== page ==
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Homework - let’s end the debate

October 31, 2022, 11:14 GMT+1
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  • It's a topic that has divided teachers and parents for decades, yet we’re still no closer to arriving at a verdict, says Phil Harris
Homework - let’s end the debate

Homework is a word that can spark despair and ire in children, parents and even teachers!

Whilst there is evidence that homework can be useful at secondary school - for example for consolidating learning or revising for exams - there is less evidence that this is useful for children in the primary or early years phases.

In 1998, David Blunkett, the then education secretary, suggested primary children should spend 30 minutes a day on homework, with early years pupils doing 20 minutes. Ofsted set guidelines in 1999 but these were scrapped in 2012, with headteachers being told to set their own policies.

Two decades later, Damien Hinds stated that “We trust individual school headteachers to decide what their policy on homework will be, and what happens if pupils don’t do what’s set.”

So, what should schools do? Is it worth setting homework? And what are the benefits?

If homework is to be effective, we need to have a clear idea of its purpose. The Education Endowment Foundation in 2021 suggested that common homework activities in primary schools are “reading or practising spelling and number facts, but may also include more extended activities to develop inquiry skills or more directed and focused work such as revision for tests”. Vatterott (2010) suggested that homework should have meaning, should not take a disproportionate amount of time, should have some element of choice and be possible to complete, as well as being motivating.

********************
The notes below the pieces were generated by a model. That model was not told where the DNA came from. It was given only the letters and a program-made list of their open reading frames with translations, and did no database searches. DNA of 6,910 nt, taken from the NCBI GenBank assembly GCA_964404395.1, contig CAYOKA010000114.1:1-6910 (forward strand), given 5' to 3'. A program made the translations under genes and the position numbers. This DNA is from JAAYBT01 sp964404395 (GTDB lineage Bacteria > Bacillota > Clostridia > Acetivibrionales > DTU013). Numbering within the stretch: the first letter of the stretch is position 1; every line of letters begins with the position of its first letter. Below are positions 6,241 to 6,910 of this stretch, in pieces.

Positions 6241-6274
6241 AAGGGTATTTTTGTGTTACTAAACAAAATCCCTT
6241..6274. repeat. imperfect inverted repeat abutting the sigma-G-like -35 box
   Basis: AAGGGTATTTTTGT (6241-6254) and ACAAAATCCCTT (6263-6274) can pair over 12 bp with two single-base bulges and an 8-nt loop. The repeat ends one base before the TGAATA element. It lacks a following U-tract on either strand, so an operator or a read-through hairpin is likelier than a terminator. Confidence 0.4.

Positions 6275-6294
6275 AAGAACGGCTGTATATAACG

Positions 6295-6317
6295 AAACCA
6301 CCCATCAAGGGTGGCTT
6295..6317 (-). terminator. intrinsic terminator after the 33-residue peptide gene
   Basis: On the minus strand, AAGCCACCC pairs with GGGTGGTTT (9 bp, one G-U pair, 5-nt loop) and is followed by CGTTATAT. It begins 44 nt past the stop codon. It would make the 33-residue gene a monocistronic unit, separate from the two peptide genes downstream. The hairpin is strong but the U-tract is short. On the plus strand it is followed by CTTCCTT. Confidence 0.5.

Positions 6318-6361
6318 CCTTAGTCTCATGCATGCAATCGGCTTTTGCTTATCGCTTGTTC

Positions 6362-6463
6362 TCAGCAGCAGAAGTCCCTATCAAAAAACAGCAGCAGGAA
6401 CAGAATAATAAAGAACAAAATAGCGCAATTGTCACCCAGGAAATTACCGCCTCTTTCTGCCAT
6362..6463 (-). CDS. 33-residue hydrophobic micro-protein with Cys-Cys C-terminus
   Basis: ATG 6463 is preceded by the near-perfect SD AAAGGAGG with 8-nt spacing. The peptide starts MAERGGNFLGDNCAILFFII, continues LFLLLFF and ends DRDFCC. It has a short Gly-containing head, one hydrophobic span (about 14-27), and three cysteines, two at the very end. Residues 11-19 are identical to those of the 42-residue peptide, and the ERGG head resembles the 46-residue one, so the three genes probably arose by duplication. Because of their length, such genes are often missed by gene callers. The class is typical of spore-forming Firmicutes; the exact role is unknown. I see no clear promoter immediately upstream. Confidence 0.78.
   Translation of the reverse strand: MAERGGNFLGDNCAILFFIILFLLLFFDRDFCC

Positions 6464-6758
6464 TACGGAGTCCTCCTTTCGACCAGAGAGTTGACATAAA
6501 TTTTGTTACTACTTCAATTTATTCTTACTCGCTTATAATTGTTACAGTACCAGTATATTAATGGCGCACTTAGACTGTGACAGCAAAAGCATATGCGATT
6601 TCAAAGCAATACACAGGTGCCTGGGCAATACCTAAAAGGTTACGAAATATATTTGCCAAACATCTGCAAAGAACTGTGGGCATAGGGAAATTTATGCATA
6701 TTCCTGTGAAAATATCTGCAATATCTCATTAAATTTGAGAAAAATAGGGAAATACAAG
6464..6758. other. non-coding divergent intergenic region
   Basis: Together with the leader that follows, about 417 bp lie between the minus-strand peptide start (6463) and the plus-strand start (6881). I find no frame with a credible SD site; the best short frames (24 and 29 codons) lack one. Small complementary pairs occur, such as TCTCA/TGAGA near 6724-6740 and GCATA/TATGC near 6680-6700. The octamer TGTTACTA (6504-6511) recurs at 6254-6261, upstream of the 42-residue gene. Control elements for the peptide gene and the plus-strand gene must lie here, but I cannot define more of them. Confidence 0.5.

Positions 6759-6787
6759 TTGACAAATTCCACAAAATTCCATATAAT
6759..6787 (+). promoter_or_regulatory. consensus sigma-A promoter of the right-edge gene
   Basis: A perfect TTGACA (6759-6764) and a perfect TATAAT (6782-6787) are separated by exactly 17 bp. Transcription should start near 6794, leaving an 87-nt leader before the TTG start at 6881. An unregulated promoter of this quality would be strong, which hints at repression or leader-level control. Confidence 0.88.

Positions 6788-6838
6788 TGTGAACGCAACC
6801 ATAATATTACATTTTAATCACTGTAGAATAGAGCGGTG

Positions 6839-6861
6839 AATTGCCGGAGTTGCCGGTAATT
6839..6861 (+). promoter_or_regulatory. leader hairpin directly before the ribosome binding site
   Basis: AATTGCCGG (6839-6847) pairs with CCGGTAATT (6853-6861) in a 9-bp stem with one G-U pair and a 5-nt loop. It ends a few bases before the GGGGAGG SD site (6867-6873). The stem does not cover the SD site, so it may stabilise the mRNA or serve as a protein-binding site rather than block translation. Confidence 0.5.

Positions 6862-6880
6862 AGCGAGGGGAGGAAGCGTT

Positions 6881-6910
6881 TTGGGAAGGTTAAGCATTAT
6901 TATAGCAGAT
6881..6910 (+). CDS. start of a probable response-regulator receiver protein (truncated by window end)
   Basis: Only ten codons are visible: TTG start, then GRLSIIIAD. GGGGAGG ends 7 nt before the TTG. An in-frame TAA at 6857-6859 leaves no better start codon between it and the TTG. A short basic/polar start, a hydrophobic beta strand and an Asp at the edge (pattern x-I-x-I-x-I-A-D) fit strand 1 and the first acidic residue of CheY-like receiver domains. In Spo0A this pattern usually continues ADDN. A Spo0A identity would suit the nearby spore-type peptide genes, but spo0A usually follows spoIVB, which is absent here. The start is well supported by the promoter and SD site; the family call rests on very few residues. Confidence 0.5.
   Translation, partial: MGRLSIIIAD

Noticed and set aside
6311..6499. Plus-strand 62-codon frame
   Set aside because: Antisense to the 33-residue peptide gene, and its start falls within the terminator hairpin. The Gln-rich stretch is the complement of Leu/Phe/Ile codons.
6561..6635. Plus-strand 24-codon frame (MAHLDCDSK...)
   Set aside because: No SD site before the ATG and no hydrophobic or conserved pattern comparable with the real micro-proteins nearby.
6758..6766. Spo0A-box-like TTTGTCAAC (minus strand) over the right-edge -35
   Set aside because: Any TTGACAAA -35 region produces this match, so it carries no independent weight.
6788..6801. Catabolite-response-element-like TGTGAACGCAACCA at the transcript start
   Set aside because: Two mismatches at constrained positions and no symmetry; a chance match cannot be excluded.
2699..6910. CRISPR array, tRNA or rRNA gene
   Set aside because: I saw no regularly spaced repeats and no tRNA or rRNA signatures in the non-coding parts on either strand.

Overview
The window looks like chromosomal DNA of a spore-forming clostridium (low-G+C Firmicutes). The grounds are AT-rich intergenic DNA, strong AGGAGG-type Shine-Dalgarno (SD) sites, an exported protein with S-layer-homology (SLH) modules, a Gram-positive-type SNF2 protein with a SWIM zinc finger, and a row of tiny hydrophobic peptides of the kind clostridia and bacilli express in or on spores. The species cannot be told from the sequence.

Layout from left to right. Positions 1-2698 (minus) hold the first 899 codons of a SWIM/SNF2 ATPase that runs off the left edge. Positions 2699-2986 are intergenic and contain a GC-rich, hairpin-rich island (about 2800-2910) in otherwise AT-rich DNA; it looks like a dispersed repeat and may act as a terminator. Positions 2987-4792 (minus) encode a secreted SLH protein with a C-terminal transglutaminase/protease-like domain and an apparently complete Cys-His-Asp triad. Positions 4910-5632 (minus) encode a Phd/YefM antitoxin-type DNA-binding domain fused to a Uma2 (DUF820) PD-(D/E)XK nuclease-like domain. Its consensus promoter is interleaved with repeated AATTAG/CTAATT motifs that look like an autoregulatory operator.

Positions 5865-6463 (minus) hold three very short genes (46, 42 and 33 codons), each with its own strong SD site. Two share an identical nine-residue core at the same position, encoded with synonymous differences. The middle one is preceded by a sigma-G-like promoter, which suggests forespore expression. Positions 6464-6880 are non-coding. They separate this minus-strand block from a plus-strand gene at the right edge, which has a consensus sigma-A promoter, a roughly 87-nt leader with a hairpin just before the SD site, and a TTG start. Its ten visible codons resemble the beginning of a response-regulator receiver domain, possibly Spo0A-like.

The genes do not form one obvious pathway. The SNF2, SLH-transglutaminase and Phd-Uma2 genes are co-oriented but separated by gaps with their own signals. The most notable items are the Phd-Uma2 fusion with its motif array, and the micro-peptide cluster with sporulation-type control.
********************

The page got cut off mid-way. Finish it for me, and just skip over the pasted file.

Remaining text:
Homework is also seen as a link between home and school, encouraging parents to play an active role in their children’s education. But while 64% of parents think homework is helpful, a third felt it was not - with many saying homework was a huge cause of stress for the whole family.

Worldwide, most of the meta-studies on homework indicate that there is little or no positive benefit on children’s academic achievement and a central reason for this tends to be the inability of children to complete this homework without the support provided by teachers and the school. Some studies suggested primary pupils lack the independent study skills and the ability to stay focused on the work. Despite this, they recommended doing some homework as this develops habits that will be useful later.

It might be that the tasks often set for primary pupils (usually reading and basic numeracy skills) are harder to measure academically, so there might still be other benefits around engagement, developing responsibility and resilience.

Parents are generally positive about homework and a common task is reading with children. Whilst there is some evidence of positive impact, as well as enjoyment, the quality of interaction may be more important than the quantity. There may also be a negative impact of homework if parents incur unrealistic expectations, apply pressure or use approaches counter to the school’s methods. There are also indicators that homework may magnify differences between high and low-achieving pupils because high achievers from economically privileged backgrounds may have greater parental support for homework, including more educated assistance, higher expectations and better settings and resources.

Given the mixed messaging, what is the right approach for your pupils?

Any school activity should start with questions of purpose. If the purpose of homework is to develop the home-school relationship, and give parents a greater stake in the schooling of their children, then this might be a positive thing. But it seems that for this to be positive it must be linked, at least in the primary sector, to metrics above and beyond improving test scores or school performance metrics. Rather, any ‘work at home’ must be something that develops confidence, intent and engagement in the process of schooling for both children and parents, and there must be a degree of collaboration not imposition.

For the youngest children anything that takes time away from developmental play is a bad thing. The Vatterott principles might be a good place for teachers to start, especially sharing objectives with pupils and making sure that there is a sense of ownership and meaning.

Phil Harris is Lecturer and Researcher in Education at the University of Hull